May 22, 2024
Survivorship Support

Intro to Mindfulness

What is Mindfulness?

Mindfulness is a term that gets thrown around a lot in everyday life. It’s not uncommon to hear friends, clinicians, and advertisements encouraging us to be more mindful. Pretty much any article about stress relief will encourage readers to engage in mindfulness practices. But what actually is mindfulness and how do you know if it might work for you?

Two core principles of mindfulness include awareness and attitude. Awareness refers to the practice of noticing what you are experiencing in the present moment. This is done by paying attention to the thoughts, feelings, and sensations that are coming up for you moment to moment.

It is not expected that your mind will focus only on one thing. Mindfulness simply asks you to notice where your attention goes. When your attention strays away from what is happening in the present moment (to the past or the future), mindfulness suggests that you gently practice being aware of what is happening. As this process unfolds, it is important to bring an attitude of curiosity and acceptance to the experience while trying to minimize judgment.

Mindful practices

So why does everyone seem to love mindfulness so much? Mindfulness is a practice that has evidence for helping people manage stress, anxiety, and other challenging emotions. The word practice is important, because mindfulness is a skill that is learned over time, and can feel uncomfortable or even unpleasant in the beginning.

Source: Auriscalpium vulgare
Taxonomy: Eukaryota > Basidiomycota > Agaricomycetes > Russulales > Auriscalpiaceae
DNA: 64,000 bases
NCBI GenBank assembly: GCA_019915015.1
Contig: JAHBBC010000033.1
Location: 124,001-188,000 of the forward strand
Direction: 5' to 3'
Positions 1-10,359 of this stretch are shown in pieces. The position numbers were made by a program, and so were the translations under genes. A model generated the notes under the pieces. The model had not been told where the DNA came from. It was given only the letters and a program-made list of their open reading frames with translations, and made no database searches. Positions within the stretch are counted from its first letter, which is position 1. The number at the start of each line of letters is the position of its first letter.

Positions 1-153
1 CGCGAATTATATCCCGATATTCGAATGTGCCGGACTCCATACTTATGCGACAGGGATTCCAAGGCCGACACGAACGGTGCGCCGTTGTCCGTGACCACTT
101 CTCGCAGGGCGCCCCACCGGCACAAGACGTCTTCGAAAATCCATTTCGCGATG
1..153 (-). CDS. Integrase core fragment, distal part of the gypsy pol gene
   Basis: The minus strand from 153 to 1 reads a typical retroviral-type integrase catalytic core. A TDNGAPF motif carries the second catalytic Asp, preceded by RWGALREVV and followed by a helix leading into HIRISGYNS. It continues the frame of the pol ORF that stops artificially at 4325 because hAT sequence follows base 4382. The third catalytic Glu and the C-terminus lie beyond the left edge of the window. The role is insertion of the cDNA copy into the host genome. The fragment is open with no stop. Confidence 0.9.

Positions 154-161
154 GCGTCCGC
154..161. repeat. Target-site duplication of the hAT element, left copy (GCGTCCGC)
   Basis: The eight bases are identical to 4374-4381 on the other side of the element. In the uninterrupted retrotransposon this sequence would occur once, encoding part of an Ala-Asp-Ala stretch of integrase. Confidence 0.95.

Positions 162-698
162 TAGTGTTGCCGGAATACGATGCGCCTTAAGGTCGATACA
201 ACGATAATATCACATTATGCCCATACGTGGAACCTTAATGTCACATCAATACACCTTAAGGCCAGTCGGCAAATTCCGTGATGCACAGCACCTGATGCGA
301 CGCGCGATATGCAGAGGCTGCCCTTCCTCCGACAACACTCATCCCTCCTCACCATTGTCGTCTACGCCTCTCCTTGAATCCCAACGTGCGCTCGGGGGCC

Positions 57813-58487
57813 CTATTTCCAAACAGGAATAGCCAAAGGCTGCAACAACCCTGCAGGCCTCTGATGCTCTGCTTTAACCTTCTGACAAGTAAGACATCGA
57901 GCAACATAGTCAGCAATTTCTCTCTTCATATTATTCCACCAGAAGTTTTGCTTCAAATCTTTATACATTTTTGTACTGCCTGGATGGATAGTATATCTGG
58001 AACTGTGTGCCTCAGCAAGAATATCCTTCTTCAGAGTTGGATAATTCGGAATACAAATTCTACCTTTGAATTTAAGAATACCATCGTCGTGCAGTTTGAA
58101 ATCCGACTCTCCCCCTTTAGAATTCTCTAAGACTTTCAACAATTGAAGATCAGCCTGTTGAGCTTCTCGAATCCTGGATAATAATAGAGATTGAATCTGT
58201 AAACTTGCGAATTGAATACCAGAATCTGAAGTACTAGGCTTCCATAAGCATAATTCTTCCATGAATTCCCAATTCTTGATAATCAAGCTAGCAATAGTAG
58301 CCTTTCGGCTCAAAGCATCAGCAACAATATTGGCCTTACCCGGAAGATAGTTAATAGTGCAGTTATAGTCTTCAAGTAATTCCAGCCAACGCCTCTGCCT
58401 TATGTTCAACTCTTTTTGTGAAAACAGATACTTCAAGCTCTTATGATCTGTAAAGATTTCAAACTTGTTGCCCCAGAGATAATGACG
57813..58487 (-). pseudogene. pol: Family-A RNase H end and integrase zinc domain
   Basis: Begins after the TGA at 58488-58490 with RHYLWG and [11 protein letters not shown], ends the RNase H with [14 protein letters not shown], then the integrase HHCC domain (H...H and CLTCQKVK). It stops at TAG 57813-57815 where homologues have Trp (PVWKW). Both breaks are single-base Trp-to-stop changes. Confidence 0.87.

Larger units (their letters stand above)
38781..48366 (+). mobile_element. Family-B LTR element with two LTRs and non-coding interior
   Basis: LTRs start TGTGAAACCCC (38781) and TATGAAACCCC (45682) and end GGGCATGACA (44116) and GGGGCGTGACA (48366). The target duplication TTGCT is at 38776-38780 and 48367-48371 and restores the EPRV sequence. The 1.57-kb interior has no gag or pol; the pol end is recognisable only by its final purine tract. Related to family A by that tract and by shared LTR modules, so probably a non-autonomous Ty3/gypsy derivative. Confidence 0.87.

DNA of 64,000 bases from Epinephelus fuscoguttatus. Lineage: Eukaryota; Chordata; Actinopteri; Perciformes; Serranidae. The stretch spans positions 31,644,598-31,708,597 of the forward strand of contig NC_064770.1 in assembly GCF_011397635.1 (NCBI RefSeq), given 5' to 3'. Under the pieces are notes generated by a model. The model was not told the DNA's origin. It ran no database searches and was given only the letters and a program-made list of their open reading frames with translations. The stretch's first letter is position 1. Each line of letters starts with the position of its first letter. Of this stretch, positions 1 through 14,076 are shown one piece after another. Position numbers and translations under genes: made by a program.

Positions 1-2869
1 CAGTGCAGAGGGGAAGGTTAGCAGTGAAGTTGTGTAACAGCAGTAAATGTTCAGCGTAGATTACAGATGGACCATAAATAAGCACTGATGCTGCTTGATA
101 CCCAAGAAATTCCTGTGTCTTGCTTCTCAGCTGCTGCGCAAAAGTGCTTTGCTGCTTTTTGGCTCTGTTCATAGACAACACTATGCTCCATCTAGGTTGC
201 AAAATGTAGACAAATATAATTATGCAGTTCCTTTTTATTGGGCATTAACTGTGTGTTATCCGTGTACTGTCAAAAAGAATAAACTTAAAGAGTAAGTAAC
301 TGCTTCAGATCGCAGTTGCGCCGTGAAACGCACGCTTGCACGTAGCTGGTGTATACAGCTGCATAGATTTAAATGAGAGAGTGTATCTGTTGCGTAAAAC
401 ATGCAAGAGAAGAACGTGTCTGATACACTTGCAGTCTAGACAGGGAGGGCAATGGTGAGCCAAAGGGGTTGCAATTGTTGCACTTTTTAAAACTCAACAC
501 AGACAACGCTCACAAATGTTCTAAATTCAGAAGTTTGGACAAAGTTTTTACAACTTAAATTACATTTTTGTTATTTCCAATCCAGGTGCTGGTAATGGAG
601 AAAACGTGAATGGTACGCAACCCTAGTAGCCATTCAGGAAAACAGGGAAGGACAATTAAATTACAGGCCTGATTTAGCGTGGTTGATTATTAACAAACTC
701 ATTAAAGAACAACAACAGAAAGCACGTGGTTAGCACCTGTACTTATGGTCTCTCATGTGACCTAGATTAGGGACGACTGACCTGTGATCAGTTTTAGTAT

Even if you are not feeling stressed and overwhelmed, mindfulness can help improve awareness and foster a sense of openness to the experiences of everyday life. It rarely requires more than a quiet place to sit still, and a mindfulness exercise can be as short as a few minutes.

Mindful exercises can take many different forms. Everything from taking a walk and focusing on the experience of your five senses, to enjoying your favorite meal in an intentional way. There are also more formal types of mindfulness exercises. Because mindfulness practice can take many forms, and preferences can be very individual, we encourage you to be curious about what feels right for your mind and body.

Box breathing

Want to try a brief exercise now? Let’s start with a simple breathing exercise called "Box Breathing."

Box breathing takes just a few seconds and is a great skill to use if you notice yourself feeling overwhelmed during the day.

The Box Breathing Technique
  • To start, find a comfortable seat and close your eyes if you feel comfortable.
  • Then, breathe in for four seconds, hold your breath for four seconds, exhale for four seconds, and then hold for four seconds.
  • You can repeat this exercise as many times as you like.

    As you repeat the exercise, pay attention to the thoughts and sensations you are experiencing. What is it like to approach them with curiosity and without judgment?
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